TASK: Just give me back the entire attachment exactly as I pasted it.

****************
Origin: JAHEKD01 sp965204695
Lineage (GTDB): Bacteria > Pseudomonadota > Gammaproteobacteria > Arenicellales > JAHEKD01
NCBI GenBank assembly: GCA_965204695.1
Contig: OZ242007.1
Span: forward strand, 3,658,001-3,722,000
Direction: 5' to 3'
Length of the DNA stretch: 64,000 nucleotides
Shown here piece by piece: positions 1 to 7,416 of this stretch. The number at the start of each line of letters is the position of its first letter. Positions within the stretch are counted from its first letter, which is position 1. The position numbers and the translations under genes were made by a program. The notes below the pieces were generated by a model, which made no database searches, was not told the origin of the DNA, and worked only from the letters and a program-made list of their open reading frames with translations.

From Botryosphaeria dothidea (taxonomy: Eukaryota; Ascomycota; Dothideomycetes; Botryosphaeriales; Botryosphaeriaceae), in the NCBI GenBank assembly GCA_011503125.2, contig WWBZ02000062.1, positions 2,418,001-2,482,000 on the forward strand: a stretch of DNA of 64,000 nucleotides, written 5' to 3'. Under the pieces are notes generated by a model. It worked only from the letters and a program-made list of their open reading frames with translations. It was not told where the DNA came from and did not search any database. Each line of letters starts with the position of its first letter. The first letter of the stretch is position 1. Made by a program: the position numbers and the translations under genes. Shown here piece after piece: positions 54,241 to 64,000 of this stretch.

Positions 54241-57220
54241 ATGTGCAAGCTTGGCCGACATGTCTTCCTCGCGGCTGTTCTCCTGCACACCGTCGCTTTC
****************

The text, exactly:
Origin: JAHEKD01 sp965204695
Lineage (GTDB): Bacteria > Pseudomonadota > Gammaproteobacteria > Arenicellales > JAHEKD01
NCBI GenBank assembly: GCA_965204695.1
Contig: OZ242007.1
Span: forward strand, 3,658,001-3,722,000
Direction: 5' to 3'
Length of the DNA stretch: 64,000 nucleotides
Shown here piece by piece: positions 1 to 7,416 of this stretch. The number at the start of each line of letters is the position of its first letter. Positions within the stretch are counted from its first letter, which is position 1. The position numbers and the translations under genes were made by a program. The notes below the pieces were generated by a model, which made no database searches, was not told the origin of the DNA, and worked only from the letters and a program-made list of their open reading frames with translations.

From Botryosphaeria dothidea (taxonomy: Eukaryota; Ascomycota; Dothideomycetes; Botryosphaeriales; Botryosphaeriaceae), in the NCBI GenBank assembly GCA_011503125.2, contig WWBZ02000062.1, positions 2,418,001-2,482,000 on the forward strand: a stretch of DNA of 64,000 nucleotides, written 5' to 3'. Under the pieces are notes generated by a model. It worked only from the letters and a program-made list of their open reading frames with translations. It was not told where the DNA came from and did not search any database. Each line of letters starts with the position of its first letter. The first letter of the stretch is position 1. Made by a program: the position numbers and the translations under genes. Shown here piece after piece: positions 54,241 to 64,000 of this stretch.

Positions 54241-57220
54241 ATGTGCAAGCTTGGCCGACATGTCTTCCTCGCGGCTGTTCTCCTGCACACCGTCGCTTTC